FDR’s Little White House2018-12-10T12:05:23-04:00

Project Description

FDR’s Little White House

Single Occupancy

$414per person

Double Occupancy

$339per person

FDR’s Little White House was built in 1923 while FDR was governor of New York, he had hoped that the buoyant spring waters of the area would help improve his polio affliction. It was here that he developed many of his New Deal programs and in April 1945 suffered a stroke and passed away while posing for a portrait.

PRICE

Double Occupancy – $339 Per Person
Single Occupancy – $414 Per Person

Double Occupancy Early Bird Price – $324 Per Person
Single Occupancy Early Bird Price – $399 Per Person

Book by March 8 for an Early Bird Price

TRIP# 13001

HIGHLIGHTS

  • FDR’s Little White House
  • Wine Tasting at the Warm Springs Vineyard
  • Jarrell Plantation

INCLUDED

  • Roundtrip Motorcoach Transportation

  • 1 night’s lodging

  • 3 Meals: 1 Breakfast, 1 Lunch, 1 Dinner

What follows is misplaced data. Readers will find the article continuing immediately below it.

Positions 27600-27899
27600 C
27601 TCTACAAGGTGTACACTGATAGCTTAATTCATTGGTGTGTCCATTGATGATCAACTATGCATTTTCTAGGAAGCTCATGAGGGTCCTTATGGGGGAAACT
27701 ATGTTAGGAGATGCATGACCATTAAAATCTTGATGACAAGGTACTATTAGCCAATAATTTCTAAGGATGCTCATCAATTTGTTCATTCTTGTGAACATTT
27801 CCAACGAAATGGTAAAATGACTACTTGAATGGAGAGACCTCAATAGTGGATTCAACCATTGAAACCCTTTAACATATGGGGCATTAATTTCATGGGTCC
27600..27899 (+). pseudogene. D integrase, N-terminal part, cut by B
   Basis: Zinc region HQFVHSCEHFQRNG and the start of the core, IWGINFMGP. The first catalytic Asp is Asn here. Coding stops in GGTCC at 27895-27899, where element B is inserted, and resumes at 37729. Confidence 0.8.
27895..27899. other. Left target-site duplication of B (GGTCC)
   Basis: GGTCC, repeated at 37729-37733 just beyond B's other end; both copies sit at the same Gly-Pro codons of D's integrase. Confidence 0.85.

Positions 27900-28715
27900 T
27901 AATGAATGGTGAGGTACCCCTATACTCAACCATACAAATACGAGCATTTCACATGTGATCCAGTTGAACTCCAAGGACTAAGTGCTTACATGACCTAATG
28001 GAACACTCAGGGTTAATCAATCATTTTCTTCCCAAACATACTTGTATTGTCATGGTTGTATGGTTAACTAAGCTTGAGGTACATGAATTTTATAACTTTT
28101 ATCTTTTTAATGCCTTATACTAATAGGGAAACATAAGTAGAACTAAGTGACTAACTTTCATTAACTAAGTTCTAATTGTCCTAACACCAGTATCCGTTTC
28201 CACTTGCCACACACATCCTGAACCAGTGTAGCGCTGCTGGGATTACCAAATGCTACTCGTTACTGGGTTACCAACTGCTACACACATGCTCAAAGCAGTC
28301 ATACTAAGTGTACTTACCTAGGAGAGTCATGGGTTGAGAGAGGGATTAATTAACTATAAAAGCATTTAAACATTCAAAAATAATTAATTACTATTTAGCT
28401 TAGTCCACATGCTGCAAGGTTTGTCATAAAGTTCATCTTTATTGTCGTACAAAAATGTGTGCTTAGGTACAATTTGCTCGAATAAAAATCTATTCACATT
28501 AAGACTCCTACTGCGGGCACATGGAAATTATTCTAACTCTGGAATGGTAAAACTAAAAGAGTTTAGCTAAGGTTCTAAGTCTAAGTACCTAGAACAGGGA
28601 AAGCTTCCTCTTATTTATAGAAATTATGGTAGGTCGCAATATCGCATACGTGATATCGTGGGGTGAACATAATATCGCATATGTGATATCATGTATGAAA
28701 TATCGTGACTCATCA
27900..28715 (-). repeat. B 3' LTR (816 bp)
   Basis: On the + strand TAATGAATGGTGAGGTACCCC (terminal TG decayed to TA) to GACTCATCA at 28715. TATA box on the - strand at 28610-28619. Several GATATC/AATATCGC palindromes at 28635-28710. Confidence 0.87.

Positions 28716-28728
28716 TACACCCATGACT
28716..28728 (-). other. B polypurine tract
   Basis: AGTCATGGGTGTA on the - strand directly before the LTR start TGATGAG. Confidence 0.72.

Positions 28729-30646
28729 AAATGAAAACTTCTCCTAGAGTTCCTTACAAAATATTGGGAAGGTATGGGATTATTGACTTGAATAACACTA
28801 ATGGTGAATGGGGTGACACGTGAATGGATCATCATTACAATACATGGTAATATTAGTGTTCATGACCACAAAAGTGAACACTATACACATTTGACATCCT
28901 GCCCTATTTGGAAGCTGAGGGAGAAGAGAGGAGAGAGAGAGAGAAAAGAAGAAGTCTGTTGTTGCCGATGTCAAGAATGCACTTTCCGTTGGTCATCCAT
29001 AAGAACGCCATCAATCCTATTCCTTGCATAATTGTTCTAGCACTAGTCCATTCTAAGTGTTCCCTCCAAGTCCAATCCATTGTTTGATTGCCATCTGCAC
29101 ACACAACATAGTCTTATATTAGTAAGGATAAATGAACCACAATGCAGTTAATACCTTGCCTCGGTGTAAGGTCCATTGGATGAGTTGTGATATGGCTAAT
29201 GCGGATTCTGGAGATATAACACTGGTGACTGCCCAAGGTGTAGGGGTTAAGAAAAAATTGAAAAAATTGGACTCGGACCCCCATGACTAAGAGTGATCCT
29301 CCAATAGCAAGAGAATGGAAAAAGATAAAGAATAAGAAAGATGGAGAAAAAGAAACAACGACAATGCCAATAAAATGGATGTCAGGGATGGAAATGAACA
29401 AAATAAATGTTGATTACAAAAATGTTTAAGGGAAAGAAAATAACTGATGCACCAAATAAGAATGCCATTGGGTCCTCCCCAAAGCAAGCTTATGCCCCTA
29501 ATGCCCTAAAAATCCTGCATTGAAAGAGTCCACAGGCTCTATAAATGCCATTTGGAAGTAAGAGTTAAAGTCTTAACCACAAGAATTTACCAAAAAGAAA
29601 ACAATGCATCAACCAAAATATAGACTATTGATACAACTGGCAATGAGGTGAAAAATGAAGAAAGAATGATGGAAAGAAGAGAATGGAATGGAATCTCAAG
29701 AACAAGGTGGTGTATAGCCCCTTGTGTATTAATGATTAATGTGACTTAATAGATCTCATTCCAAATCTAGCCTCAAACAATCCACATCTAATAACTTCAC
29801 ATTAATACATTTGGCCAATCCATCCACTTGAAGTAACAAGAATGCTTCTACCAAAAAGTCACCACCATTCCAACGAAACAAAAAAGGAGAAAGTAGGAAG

• All Tours and Admissions Listed

Our travels today will find us in the southernmost foothills of the Appalachian Mountains and the quaint town of Warm Springs, GA. Our first stop is at President Roosevelt’s Little White House Historic Site. Built in 1923 while FDR was governor of New York, he had hoped that the buoyant spring waters of the area would help improve his polio affliction. It was here that he developed many of his New Deal programs and in April 1945 suffered a stroke and passed away while posing for a portrait. Lunch will be at the Bulloch House, where Southern Cooking meets Southern Hospitality at its best. We continue this afternoon to The Warm Springs Vineyard & Winery for a tasting. Specializing in Muscadine wines from locally grown grapes that are vinted and bottled on the premises, this rustic winery is a great way to spend an afternoon. After checking into the hotel, enjoy an included dinner this evening. L D

Following breakfast we make our way to Jarrell Plantation, a State Historic Site located in Juliette, GA. Nestled in the red clay hills of Georgia and dating back to 1847, this cotton plantation is one of the last remaining examples of a vanishing culture. With its authentic nineteenth and early twentieth century plantation buildings typical to Middle Georgia, they represent the change from an agricultural to an industrial based economy. B